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Why the 'Prius Driving, Composting' Set Fears Vaccines
31 January 2011 11:22 am
Journalist Seth Mnookin's new book, The Panic Virus: A True Story of Medicine, Science, and Fear, explores the public health scare over vaccines and autism. The 1998 paper in The Lancet by British physician Andrew Wakefield that sparked the panic has long since been debunked and retracted, and Wakefield himself has been barred from practicing medicine and accused of fraud. But that hasn't stopped thousands of people from refusing to vaccinate their children out of fear that they could become autistic.
Mnookin warns of grave consequences. Recent outbreaks of measles, whooping cough, and other preventable infections have sickened thousands of children and killed more than a dozen in the United States. Vaccine rates are falling below the level needed to prevent an outbreak in a growing number of communities, including ones with wealthy, educated populations.
Last week, Mnookin spoke with ScienceInsider about why.
Q: There's a perception that vaccine refusal is especially common among affluent, well-educated, politically liberal parents—is there any truth to that?
S.M.: It's dangerous to make broad generalizations about a group, but anecdotally and from the overall data that's been collected it seems to be people who are very actively involved in every possible decision regarding their children's lives. I think it relates to a desire to take uncertainty out of the equation. And autism represents such an unknown. We still don't know what causes it and we still don't have good answers for how to treat it. So I think that fear really resonates.
Also I think there's a fair amount of entitlement. Not vaccinating your child is basically saying I deserve to rely on the herd immunity that exists in a population. At the most basic level it's saying I believe vaccines are potentially harmful, and I want other people to vaccinate so I don't have to. And for people to hide under this and say, "Oh, it's just a personal decision," it's being dishonest. It's a personal decision in the way drunk driving is a personal decision. It has the potential to affect everyone around you.
Q: But why liberals?
S.M.: I think it taps into the organic natural movement in a lot of ways.
I talked to a public health official and asked him what's the best way to anticipate where there might be higher than normal rates of vaccine noncompliance, and he said take a map and put a pin wherever there's a Whole Foods. I sort of laughed, and he said, "No, really, I'm not joking." It's those communities with the Prius driving, composting, organic food-eating people.
Q: In society as a whole, why does there continue to be so much fear of vaccines?
S.M.: I think there are a bunch of different answers to that. A really big one is that the fears of the repercussions of not vaccinating have become notional. Most people in our generation don't know people who had polio or don't know families where a child was blinded by rubella. So when there's any concern at all about vaccines, no matter how ungrounded in scientific evidence, it's like you're taking an infinitesimal risk against what almost seems like no risk.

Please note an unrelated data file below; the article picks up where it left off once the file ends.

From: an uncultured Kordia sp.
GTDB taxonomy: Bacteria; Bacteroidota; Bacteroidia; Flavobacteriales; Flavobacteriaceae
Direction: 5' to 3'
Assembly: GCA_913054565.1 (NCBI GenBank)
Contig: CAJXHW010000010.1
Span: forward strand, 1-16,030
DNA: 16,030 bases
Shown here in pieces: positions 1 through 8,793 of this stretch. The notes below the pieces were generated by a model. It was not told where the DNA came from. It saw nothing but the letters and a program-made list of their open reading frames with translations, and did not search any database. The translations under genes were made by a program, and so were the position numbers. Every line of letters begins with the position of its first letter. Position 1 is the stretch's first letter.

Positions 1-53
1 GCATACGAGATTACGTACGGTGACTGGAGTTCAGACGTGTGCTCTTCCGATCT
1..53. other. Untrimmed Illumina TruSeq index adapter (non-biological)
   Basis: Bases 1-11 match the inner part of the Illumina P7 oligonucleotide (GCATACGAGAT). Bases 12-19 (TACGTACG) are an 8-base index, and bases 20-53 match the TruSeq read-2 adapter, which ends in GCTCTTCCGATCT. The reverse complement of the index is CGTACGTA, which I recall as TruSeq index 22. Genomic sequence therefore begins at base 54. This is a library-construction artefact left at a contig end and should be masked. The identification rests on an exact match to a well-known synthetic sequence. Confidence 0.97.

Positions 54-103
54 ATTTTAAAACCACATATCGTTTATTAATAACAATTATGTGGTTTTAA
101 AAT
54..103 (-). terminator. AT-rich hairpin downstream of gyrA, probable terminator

Q: In the book you take the media to task for keeping the autism-vaccine "controversy" alive. Why?
S.M.: If there's one group that deserves blame for this it's the press. I completely understand where parents are coming from, both parents who believe their kids were harmed and parents who are worried about what might happen to their children. I don't believe the medical community and public health community have handled it well, but that wasn't out of incompetence or irresponsibility. The media did a horrible job and should have known better.
Q: How so?
S.M.: Well, for example, with Wakefield's initial Lancet paper, it should have been clear to any science reporter that there was no way to draw the conclusion he did from that study. Even if his data were reliable, even if none of the issues of selection bias and fraud had ever come up, drawing huge, broad conclusions from a 12-person case study is absolutely preposterous. The story in the next day's paper should have been what is this researcher doing, making these public health recommendations that are irresponsible and don't have grounding in science. To use the excuse, as the media has done, that we're just presenting both sides of issue is a total cop-out.
Q: Are there broader lessons here about how bad information can become so pervasive?
S.M.: There was a University of Michigan study a couple years ago where subjects were given a list of 20 statements about the flu vaccine, 10 of which they were told [were] true, 10 of which they were told were false. Ten minutes later they could identify which were true with a high degree of accuracy, but that went down precipitously with time. So the results would seem to indicate that merely hearing something, even in the context of hearing it isn't true, that concept gets introduced into your mental framework in a way that lends you to give that idea more credence. You can see this with all sorts of urban myths.